If listening to your history teacher bores you, then the song ‘Battle of New Orleans’ by Johnny Horton might help you. The track was written by Jimmy Driftwood, an Arkansas High School principal and history teacher. He loved singing and writing songs because this helped his students have more engagement to the subject.
Johnny Horton ‘s Award-winning Song
This was an iconic song by Johnny Horton who won his Grammy Award for Best Country and Western Performance. The composer of the track also won his Grammy’s Song of the Year, which made it more popular during the time of its release.
Driftwood’s version is different from Horton because of the added verse:
“After the Battle of New Orleans, which Andrew Jackson won on January the 8th eighteen and fifteen, the boys played the fiddle again that night, only they changed the name of it from the battle of a place in Ireland to the ‘Eighth of January. Years passed and in about nineteen and forty-five an Arkansas school teacher slowed the tune down and put words to it and that song is The Battle Of New Orleans and I will try to sing it for you.”
Battle of New Orleans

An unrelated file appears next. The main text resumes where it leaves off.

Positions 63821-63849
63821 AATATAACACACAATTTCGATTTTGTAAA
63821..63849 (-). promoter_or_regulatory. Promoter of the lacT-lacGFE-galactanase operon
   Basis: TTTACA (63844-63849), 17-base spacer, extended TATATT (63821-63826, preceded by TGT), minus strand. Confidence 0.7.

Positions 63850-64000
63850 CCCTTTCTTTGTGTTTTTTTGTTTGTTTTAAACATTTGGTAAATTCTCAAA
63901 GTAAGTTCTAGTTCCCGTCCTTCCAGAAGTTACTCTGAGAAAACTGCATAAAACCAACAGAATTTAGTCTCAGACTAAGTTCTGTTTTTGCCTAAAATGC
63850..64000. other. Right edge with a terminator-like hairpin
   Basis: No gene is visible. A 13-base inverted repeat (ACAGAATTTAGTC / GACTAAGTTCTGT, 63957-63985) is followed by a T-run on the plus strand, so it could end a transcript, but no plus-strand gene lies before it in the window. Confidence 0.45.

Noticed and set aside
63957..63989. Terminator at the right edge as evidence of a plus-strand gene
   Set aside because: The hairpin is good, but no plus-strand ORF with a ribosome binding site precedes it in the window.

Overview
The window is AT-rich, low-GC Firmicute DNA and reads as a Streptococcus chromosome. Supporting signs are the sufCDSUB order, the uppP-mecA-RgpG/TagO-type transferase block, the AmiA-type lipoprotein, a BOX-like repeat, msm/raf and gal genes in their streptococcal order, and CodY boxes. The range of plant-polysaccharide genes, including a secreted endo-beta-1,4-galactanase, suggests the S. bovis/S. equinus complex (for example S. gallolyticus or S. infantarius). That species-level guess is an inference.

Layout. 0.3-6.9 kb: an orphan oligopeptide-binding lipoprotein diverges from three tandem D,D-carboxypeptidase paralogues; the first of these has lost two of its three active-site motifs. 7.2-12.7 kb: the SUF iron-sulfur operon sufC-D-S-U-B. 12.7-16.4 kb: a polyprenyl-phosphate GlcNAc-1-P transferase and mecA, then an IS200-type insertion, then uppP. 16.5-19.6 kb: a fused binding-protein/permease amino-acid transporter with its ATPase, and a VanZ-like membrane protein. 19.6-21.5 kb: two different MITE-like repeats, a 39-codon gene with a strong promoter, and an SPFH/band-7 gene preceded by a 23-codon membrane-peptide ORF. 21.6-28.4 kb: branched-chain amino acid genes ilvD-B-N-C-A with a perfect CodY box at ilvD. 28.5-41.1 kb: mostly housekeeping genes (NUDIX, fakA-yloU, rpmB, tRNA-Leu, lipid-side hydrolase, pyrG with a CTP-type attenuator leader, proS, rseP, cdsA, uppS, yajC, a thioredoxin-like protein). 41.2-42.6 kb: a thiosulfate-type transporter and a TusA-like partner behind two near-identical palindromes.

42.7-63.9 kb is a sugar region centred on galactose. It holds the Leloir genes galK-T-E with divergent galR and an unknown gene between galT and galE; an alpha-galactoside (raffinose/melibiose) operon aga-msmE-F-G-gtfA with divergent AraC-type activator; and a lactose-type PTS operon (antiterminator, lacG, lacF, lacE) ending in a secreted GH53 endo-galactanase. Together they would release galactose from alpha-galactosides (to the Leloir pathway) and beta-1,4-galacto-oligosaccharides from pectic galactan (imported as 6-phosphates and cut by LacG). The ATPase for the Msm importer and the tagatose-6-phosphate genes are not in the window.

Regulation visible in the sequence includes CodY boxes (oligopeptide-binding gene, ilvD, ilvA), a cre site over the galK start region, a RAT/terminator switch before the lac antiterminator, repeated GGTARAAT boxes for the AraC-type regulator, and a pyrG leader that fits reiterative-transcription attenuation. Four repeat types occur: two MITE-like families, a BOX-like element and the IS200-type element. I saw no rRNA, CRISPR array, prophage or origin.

The Battle of New Orleans was a historic win for America. Knowing that the British Army has a larger advantage in training, experience, and fielded troops, this did not play into their favor. The American army defeated them in less than 30 minutes because of their strategic assault and the poor execution of the British soldiers. The Americans lost roughly 250 people, while the British lost roughly around 2,000 soldiers.
This war was all prompted because of the secret order written by the British Secretary of War, Henry Bathurst. There was already a peace treaty signed by two countries but the Secretary just had to continue prosecuting the war.
Listen to Johnny Horton’s ‘Battle of New Orleans’ here:
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